Homicide is occasionally considered justified when it is found to have occurred in murder cases when the killing was committed to prevent or stop a violent crime. Serious crimes in which deadly force is sometimes considered justified under the statutes of most jurisdictions include rape, burglary, armed robbery, or murder. In murder cases where it is determined that the homicide happened to prevent one of these felonies, it is rare that charges would be filed in the first place.
It is not legally permissible in many states for an individual to choose to end another crime by using homicide to arrest the efforts of the perpetrator if the option to escape the threat of a violent crime exists. When a person does not utilize their duty to retreat, the claim that the killing occurred in order to prevent the commission of another crime is not usually permitted as an affirmative defense.
Murder cases in thirty-one states allow for homicide to be utilized by private citizens against other citizens in an attempt to stop the commission of a crime based upon certain extenuating circumstances related to where the crime and corresponding homicide occur. These states are known as Castle Doctrine states.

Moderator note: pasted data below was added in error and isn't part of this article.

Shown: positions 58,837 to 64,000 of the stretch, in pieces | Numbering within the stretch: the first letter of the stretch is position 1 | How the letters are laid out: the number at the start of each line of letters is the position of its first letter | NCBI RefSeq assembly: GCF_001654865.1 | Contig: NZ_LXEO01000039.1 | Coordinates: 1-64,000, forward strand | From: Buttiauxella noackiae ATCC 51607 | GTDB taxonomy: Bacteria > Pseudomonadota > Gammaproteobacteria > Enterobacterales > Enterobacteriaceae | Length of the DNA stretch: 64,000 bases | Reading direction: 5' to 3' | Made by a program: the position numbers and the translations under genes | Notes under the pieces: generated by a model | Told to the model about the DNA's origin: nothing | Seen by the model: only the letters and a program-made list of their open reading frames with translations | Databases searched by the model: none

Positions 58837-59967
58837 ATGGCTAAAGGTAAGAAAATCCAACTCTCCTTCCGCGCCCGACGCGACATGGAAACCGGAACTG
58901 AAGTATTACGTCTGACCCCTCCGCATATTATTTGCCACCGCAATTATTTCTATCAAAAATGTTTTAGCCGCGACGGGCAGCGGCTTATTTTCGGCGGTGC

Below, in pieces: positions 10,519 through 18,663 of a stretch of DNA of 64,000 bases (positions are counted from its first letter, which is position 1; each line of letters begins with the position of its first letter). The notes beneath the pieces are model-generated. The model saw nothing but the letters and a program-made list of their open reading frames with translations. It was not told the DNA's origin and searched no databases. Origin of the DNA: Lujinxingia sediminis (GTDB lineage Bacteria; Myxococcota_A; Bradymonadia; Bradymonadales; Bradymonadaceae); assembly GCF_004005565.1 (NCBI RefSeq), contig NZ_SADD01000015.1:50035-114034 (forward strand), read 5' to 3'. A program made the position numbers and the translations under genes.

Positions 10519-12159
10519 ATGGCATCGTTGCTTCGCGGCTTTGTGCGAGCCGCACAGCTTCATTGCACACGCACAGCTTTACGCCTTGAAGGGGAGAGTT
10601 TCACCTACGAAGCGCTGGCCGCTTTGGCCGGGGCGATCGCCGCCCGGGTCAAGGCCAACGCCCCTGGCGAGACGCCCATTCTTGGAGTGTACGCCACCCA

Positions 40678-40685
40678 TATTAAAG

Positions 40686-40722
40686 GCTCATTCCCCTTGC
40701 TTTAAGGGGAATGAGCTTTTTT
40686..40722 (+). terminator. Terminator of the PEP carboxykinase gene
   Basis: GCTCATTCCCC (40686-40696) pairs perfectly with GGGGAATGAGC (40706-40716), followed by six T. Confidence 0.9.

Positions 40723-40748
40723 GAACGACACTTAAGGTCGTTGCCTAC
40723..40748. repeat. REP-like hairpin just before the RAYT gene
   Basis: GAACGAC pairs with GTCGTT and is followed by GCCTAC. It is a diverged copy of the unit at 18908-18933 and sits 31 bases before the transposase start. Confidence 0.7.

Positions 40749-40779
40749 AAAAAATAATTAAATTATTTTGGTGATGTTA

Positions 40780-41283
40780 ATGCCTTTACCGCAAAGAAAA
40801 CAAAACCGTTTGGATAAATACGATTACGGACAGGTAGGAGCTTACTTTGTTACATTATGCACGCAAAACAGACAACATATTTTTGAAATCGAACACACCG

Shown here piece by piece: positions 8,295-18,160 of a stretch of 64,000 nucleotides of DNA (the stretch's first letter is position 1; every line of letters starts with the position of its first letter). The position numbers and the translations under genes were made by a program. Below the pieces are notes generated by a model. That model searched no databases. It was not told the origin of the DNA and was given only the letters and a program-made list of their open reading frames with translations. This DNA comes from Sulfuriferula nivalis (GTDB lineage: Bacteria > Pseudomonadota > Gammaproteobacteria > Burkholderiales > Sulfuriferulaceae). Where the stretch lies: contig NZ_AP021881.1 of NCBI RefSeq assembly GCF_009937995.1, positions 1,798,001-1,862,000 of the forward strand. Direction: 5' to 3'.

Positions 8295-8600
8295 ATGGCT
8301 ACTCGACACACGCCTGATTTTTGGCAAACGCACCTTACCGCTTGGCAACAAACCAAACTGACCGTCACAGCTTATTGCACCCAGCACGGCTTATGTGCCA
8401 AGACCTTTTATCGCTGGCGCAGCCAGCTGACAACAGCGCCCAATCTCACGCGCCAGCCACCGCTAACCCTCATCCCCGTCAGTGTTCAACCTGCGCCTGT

The Castle Doctrine states that individuals are exempt from a duty to retreat if the homicide is committed in defense of a space the accused has a legal right to occupy. Locations protected by the Castle Doctrine include homes, businesses, or automobiles owned by the killer. The Castle Doctrine usually does not apply to a homicide utilized to prevent the commission of a rape, armed robbery, or homicide which happens in a public space.
For a homicide to be justified to prevent a crime, there must be a clear and present danger that the crime either is currently in progress or is about to begin. A defendant may not claim that the homicide was meant to prevent the occurrence of a crime which was expected to happen at some point in the far future no matter how likely it is that the crime would occur. A preemptive self-defense homicide is always considered as some of the more egregious murder charges.